Qatar Airways recently sued Airbus over defects with the surface paint of the A350 jetliners. Image Credit: Supplied picture

Dubai: Airlines are closely watching the ongoing dispute between Qatar Airways and European plane-maker Airbus, said Willie Walsh, Director General of the International Air Transport Association (IATA).

Both the companies are in the middle of a high-stakes battle after the Gulf airline sued Airbus over defects with the surface paint of the A350 jetliners. Airbus responded by terminating a separate order for its A321neos and accused Qatar Airways of instigating a local grounding of the twin-aisle jets in order to claim compensation.

The dispute "has clearly changed the relationship between Qatar and Airbus, and I think a lot of other airlines will be looking at this to see how Airbus responds,” said Walsh. “A lot of other airline CEOs will want to understand what has caused this issue - I think it's a challenge for our industry and where you have two suppliers - Airbus and Boeing - we need to ensure good healthy competition”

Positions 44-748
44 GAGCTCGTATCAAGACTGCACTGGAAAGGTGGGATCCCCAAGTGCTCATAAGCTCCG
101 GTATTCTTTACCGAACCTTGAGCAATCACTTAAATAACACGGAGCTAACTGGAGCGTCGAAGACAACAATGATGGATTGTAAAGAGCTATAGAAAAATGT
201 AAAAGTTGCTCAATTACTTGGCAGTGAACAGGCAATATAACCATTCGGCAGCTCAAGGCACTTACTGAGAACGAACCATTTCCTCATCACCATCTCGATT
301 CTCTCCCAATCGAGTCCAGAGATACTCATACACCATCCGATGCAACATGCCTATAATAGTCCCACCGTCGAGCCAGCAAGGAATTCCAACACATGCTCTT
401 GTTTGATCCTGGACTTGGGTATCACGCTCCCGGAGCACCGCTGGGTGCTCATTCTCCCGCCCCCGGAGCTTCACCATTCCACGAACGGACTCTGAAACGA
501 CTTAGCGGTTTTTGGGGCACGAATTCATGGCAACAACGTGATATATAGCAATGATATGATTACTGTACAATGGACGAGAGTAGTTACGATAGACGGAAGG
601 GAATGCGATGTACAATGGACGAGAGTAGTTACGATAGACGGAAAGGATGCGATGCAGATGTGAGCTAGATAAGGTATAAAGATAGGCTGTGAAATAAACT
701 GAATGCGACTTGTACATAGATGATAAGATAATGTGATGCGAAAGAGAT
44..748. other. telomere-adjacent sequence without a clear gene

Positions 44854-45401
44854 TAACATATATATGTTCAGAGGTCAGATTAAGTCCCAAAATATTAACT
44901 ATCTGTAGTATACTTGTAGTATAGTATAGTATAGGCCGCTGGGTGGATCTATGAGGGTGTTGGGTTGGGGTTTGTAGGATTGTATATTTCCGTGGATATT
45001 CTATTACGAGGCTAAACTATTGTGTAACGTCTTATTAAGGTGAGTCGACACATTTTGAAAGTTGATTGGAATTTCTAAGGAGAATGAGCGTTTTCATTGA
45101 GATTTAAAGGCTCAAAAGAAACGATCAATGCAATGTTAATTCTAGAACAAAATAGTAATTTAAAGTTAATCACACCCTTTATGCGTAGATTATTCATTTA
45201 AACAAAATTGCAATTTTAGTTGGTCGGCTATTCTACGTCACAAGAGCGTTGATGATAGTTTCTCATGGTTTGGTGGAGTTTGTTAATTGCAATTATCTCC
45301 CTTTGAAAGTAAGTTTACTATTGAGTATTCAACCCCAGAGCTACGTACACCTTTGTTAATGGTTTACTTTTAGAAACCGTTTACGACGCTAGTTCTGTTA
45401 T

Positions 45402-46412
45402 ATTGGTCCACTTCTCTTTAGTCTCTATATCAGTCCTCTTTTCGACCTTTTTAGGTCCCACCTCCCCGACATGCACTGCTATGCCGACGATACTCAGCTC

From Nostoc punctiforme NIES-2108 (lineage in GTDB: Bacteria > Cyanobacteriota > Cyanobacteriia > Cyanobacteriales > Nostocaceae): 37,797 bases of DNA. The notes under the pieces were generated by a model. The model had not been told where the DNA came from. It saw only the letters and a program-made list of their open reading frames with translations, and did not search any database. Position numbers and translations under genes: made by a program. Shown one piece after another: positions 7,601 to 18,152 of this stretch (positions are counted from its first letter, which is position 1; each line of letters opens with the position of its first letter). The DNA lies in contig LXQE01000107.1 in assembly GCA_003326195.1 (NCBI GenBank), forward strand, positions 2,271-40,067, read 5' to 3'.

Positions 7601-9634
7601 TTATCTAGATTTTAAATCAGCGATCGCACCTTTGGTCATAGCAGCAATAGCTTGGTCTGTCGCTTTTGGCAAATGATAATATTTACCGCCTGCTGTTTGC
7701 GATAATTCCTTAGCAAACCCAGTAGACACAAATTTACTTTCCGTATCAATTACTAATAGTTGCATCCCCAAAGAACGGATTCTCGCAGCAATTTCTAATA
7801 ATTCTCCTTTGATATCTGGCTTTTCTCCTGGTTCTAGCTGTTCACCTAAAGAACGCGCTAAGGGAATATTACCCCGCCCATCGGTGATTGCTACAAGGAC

The rift between Qatar Airways and Airbus is unusual for the industry, which is still reeling from the impact of a two-year pandemic that decimated air travel demand worldwide. Qatar, which is gearing up to host the FIFA World Cup later this year, will be relying on its national carrier to bring in visitors from across its network.

“We do see this issue of relationship between individual suppliers and airlines go through phases and they can be positively or negatively impacted by external events as well as internal events,” said Walsh. “But, I don't think anybody has seen an issue quite as bad as this.”